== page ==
Chargeback Prevention

4 Holiday Fraud Prevention Tips

Blog Image -Holiday Fraud

It’s the holiday season, a time for silver bells, sleigh rides, and rampant ecommerce fraud. For most consumers these days, filling all the stockings and getting all the necessary presents under the tree means placing lots of online orders, and fraudsters are well aware that in the lead-up to Christmas there are more credit card numbers flying across cyberspace than at any other time of year. So how can you keep your customers and your company safe?

New call-to-actionThey’ll do their best to take advantage of the hustle and bustle of the holidays, seeking out poorly-secured merchant sites, testing out cards when their owners are least likely to notice an unfamiliar charge, and luring in desperate shoppers with fake websites promising deals on must-have toys and electronics.

While cardholders must ultimately take responsibility for their own security and choices if they really want to avoid becoming victims of fraud, merchants know that they are often the ones who take the financial hit when fraudsters strike. Merchants can play an important role in protecting their customers from fraud and identity theft, and this benefits them directly as well. By protecting your customers, you can reduce chargebacks.

To keep your holiday chargebacks down and ensure that your customers can enjoy a fraud-free yuletide season, we’ve put together a list of actionable steps merchants can take to protect shoppers from being victimized by opportunistic fraudsters.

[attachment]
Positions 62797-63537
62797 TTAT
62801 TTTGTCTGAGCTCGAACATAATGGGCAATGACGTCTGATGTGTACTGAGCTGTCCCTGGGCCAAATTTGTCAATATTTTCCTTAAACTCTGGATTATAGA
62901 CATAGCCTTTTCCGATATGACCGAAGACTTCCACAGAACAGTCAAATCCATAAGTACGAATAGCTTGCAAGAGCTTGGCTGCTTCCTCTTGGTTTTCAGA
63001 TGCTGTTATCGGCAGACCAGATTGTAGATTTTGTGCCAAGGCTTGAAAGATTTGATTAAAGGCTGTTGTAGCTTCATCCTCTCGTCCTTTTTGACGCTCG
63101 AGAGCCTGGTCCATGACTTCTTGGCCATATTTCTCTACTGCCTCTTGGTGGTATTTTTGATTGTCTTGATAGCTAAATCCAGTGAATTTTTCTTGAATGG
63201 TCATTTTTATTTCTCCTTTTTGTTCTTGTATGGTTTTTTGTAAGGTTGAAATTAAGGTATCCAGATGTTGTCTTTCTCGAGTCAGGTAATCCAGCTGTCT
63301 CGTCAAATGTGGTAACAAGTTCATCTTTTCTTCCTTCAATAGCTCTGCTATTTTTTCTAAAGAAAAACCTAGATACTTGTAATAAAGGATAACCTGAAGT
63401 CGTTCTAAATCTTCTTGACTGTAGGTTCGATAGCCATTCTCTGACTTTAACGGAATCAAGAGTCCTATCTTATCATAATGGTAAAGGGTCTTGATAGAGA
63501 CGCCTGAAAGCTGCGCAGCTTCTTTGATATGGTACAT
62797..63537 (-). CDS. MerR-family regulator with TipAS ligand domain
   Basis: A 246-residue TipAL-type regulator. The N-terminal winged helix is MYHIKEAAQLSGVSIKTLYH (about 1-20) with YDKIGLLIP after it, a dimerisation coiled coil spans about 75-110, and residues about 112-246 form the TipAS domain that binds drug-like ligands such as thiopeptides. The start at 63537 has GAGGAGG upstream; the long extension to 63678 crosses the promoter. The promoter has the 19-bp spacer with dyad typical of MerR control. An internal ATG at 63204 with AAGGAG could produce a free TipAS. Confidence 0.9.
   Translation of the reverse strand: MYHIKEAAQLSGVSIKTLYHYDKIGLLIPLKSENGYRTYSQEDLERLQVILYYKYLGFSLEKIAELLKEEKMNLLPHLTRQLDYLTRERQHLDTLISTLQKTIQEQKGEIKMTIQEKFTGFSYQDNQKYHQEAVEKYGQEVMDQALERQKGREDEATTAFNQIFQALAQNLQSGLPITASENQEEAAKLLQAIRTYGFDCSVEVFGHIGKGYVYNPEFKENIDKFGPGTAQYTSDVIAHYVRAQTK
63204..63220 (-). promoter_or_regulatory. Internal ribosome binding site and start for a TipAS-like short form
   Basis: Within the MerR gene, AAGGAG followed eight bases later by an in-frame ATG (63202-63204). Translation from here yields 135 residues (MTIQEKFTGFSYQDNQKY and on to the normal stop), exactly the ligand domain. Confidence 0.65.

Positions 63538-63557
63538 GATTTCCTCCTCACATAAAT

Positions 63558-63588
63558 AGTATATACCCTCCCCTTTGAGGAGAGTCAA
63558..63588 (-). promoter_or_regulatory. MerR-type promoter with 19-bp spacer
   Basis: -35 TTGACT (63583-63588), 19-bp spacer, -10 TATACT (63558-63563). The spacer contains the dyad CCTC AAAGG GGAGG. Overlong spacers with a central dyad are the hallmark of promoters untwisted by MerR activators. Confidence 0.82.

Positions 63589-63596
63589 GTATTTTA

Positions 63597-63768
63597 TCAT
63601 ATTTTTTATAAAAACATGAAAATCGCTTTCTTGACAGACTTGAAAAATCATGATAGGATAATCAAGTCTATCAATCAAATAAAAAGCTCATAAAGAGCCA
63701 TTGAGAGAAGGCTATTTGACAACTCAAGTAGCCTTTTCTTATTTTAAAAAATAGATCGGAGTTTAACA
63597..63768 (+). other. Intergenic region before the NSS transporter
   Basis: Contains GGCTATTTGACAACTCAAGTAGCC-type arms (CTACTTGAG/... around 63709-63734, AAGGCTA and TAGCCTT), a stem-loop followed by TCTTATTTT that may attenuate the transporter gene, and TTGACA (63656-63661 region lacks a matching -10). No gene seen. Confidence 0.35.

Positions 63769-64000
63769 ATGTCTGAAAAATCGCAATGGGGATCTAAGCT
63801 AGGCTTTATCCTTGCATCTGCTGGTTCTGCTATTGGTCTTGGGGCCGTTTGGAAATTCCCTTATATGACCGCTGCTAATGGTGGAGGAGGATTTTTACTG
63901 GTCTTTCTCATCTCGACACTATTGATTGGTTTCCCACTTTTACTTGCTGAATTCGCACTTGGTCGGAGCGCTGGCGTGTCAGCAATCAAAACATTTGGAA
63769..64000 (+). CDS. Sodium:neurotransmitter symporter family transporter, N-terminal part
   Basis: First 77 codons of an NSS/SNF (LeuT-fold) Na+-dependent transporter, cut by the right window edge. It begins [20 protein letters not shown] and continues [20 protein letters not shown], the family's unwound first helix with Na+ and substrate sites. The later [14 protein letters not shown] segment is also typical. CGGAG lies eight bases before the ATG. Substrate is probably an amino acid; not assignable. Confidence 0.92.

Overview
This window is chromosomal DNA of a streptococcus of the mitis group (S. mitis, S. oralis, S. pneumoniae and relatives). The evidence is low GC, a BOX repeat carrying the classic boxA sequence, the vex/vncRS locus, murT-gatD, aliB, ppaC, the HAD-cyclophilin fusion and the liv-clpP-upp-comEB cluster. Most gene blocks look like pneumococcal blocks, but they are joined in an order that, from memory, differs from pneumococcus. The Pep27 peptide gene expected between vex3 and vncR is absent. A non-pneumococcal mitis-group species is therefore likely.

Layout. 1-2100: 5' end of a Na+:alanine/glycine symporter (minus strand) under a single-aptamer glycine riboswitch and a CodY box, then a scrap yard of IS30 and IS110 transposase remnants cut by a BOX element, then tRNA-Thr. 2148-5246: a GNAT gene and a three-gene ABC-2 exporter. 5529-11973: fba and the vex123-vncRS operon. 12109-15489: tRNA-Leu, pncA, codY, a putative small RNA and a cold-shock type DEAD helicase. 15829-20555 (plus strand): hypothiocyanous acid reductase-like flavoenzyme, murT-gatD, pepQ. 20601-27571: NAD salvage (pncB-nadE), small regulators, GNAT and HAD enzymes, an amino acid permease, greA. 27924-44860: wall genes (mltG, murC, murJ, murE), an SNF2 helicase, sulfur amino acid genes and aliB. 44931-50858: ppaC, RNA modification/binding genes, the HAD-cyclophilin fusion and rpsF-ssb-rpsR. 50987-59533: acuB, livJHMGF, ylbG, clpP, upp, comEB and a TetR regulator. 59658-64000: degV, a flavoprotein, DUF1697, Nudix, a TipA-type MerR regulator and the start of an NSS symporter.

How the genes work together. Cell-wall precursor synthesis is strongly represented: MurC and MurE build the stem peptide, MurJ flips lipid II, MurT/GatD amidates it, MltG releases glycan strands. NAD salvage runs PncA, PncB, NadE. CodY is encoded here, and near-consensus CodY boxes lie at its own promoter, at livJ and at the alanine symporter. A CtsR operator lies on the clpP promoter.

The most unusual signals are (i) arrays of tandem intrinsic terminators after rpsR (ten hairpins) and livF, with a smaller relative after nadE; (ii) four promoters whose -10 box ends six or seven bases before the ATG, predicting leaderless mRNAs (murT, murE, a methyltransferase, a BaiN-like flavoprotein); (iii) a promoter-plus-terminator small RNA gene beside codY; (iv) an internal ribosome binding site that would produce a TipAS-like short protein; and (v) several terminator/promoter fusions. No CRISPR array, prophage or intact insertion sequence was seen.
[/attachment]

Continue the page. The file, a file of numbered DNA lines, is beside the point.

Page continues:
#1: Use an obvious Merchant Descriptor

One of the most important things you can do to stop preventable chargebacks is make sure your merchant descriptor clearly identifies who you are and provides current contact information.

The merchant descriptor is what shows up on your customers’ monthly bank statements next to your transactions. These are typically set up when you first sign up with a payment processor, and some merchants may give little thought to them, or they may change the name of their online storefront later. When the customer reviews their statement and does not see a recognizable name, they assume the transaction is fraudulent and dispute it.

During the holidays it’s especially easy for consumers to forget where they shopped, and some of them may know to be on heightened alert for signs of fraud. A clear and concise merchant descriptor that includes a web address or telephone number can do a lot to prevent customers from filing “friendly fraud” disputes out of confusion.

#2: Eliminate Typosquatters

Have you ever typed a URL into your web browser and ended up at a completely different website than you were expecting, then realized that you made a small typo while entering the URL? This is quite common—and fraudsters know it. It’s called “typosquatting,” registering a domain in the hopes of receiving accidental traffic from unwitting visitors.

Sometimes, transposing or omitting a letter or two will take you to a completely unrelated website, or even to a competitor’s site, but occasionally, you’ll find yourself at a fake website that is designed to look like the genuine article. Fraudsters typosquat these domains and build fake websites in the hope that consumers will try to make a purchase and enter their credit card information.